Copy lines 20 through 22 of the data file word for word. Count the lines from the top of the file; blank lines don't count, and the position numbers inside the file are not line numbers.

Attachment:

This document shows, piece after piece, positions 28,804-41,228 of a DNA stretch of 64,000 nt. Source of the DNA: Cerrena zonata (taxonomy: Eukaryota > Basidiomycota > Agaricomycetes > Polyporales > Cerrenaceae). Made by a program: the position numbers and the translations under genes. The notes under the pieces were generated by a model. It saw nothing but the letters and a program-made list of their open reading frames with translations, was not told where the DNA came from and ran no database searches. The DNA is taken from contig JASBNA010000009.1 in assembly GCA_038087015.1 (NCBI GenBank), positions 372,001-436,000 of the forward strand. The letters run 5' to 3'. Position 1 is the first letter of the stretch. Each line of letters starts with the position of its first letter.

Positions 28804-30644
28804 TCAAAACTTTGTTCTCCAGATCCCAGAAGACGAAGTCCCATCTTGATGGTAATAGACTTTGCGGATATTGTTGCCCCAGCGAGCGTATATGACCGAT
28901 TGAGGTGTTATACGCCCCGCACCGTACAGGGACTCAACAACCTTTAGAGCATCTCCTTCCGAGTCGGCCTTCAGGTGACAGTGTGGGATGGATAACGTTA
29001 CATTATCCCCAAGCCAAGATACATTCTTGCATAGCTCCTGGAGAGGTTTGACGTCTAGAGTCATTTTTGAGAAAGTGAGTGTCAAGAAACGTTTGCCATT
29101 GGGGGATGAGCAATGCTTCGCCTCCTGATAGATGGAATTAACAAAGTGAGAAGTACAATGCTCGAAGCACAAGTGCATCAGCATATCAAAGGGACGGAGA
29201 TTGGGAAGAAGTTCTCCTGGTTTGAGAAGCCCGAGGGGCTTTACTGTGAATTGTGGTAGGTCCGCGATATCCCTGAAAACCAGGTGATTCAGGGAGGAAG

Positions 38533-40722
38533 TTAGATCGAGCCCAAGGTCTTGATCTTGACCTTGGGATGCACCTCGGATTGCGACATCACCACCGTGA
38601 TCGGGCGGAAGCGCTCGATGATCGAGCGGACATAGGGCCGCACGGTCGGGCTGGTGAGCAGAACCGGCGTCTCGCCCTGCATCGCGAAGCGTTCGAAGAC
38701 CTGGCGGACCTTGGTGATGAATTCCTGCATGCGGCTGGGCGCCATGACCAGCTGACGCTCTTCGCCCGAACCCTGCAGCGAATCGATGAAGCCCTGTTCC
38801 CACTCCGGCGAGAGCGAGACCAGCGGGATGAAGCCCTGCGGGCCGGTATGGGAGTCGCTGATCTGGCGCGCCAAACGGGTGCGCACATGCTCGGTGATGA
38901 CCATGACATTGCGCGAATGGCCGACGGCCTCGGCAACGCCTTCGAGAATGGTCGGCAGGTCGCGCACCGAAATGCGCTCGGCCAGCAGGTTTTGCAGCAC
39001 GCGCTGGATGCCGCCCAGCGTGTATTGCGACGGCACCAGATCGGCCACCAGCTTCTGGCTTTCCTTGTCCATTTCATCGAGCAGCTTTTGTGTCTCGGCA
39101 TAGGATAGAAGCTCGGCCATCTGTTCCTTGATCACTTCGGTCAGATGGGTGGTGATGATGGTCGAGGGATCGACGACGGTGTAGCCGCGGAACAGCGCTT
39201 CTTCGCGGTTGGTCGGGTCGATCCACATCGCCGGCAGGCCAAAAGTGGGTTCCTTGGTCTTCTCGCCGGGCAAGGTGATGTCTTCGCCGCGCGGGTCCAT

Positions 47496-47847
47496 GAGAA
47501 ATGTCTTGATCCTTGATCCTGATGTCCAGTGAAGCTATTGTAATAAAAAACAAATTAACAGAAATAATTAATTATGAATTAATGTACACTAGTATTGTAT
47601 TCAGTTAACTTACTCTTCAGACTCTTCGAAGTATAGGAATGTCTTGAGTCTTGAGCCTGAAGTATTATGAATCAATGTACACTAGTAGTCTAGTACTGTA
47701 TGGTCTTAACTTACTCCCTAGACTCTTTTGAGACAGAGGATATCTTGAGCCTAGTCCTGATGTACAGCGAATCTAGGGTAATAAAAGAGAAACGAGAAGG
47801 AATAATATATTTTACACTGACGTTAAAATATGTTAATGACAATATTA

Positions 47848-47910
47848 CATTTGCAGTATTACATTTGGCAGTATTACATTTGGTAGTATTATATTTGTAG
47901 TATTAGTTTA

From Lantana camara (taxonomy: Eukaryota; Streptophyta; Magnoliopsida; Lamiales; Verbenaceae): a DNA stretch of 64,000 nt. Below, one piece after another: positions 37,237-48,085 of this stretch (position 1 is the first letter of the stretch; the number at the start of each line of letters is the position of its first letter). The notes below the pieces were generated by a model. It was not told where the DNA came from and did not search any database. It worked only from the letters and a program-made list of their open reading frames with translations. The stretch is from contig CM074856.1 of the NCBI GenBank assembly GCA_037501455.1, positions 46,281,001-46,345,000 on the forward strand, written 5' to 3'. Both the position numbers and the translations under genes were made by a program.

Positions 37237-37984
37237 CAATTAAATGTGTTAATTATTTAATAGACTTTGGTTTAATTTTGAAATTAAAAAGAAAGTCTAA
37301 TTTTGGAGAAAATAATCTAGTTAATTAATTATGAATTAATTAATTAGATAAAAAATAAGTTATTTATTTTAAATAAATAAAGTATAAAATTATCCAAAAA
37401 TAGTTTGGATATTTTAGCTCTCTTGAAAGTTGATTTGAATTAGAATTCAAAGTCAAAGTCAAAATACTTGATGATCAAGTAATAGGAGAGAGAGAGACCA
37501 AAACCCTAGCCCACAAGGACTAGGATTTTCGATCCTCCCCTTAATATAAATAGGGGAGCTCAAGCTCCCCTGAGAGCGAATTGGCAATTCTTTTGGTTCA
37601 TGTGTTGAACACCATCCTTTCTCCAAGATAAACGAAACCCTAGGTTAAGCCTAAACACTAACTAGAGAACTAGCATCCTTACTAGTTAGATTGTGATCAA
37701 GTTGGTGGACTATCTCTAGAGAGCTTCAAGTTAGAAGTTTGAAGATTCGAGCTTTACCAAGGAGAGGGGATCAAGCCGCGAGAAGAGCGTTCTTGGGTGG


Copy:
47601 TCAGTTAACTTACTCTTCAGACTCTTCGAAGTATAGGAATGTCTTGAGTCTTGAGCCTGAAGTATTATGAATCAATGTACACTAGTAGTCTAGTACTGTA
47701 TGGTCTTAACTTACTCCCTAGACTCTTTTGAGACAGAGGATATCTTGAGCCTAGTCCTGATGTACAGCGAATCTAGGGTAATAAAAGAGAAACGAGAAGG
47801 AATAATATATTTTACACTGACGTTAAAATATGTTAATGACAATATTA